More accessible and populated areas also present their own set of challenges. These routes are more likely to be congested with other existing underground infrastructure, such as telecom, water, or gas lines, that must be mapped and carefully avoided during construction to prevent costly dig-ins. Regardless of location, obtaining the required permits from local and national agencies, as well as requisite permissions from private property owners, is a necessary but lengthy process that can significantly contribute to the cost and timeline of undergrounding projects.

In spite of these challenges, utilities across the U.S. have established strategic undergrounding programs for the benefit of their ratepayers, ecosystems and the electric system more broadly. In particular, PG&E is leading the way in its commitment to reducing wildfire risk by embarking on a program to underground 10,000 miles of distribution lines across the most fire-prone areas in its territory.

The scope of this multi-year, multi-billion-dollar investment also represents a monumental opportunity to drive innovation at scale. As part of its continuous effort to identify and demonstrate safer, more cost-effective, and faster methods of undergrounding, PG&E is now looking to the innovation community by partnering with ADL Ventures to launch an open innovation challenge to identify additional emerging technology solutions in multiple technical areas. Improving the line undergrounding process with next generation technologies can offer major benefits that extend far beyond PG&E and its ratepayers as utilities across the country implement their own undergrounding programs.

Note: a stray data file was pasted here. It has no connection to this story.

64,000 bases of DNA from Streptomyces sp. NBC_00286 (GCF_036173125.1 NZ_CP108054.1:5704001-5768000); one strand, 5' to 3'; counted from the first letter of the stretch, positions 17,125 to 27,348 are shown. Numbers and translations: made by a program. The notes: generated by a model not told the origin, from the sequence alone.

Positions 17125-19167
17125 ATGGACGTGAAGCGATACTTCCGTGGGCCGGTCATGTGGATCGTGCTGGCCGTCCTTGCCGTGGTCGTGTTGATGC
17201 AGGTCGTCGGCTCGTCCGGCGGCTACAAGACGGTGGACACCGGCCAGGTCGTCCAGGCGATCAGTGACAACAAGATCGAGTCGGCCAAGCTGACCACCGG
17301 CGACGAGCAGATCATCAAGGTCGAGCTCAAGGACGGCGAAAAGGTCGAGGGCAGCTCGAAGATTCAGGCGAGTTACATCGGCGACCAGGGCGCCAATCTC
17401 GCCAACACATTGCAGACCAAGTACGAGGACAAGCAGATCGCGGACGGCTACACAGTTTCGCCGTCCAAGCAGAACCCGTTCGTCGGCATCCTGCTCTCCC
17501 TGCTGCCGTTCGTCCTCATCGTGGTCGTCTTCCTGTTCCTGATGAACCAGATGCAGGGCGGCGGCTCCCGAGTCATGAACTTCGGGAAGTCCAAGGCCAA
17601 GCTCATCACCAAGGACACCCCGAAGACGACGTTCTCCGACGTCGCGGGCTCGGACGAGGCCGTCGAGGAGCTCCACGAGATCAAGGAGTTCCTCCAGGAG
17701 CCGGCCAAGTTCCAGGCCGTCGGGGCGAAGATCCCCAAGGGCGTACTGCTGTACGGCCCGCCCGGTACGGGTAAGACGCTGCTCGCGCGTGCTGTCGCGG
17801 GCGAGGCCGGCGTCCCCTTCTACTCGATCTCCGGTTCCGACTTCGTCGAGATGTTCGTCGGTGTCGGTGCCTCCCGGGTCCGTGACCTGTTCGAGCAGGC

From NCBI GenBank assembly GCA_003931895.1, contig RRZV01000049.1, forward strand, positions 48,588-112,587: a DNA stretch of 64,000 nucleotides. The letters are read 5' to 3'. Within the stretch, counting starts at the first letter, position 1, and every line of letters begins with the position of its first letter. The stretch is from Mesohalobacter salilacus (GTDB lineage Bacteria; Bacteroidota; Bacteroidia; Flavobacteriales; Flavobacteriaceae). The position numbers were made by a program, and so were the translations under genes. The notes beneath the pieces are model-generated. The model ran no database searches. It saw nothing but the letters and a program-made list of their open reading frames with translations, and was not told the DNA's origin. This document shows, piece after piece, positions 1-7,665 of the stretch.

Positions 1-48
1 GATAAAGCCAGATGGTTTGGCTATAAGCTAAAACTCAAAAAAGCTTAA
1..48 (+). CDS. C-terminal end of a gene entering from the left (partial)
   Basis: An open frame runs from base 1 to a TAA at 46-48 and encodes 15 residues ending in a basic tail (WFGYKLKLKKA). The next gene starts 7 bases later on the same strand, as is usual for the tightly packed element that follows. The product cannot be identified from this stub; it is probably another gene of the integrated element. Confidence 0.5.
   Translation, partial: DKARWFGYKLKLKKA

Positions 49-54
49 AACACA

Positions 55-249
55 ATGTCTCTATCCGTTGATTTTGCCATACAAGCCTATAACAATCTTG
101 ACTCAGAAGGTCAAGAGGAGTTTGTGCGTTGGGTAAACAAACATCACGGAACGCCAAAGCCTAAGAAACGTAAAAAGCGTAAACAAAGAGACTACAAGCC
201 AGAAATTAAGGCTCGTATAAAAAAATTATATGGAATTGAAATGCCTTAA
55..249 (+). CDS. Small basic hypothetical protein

This open challenge is being run through ADL Ventures’ ProblemSpace platform, a powerful AI-powered platform that corporations and institutions leverage to surface the entrepreneurs and innovative academics most capable of solving targeted technical problems.

Entrepreneurs are encouraged to propose innovative solutions for any of the six areas listed below directly on the ProblemSpace website. Finalists in this ProblemSpace challenge will have the opportunity to pitch to PG&E undergrounding decision makers and to be considered for a demonstration project.

1.    Novel materials / construction methods for undergrounding

2.    Automation and facilitation of the permitting / easement process

3.    Intelligent monitoring of underground distribution lines

4.    Advanced subsurface mapping technologies

5.    Cost-effective reduction and management of spoils from underground excavation

6.    At-surface alternatives to undergrounding

Learn more and apply here by September 16!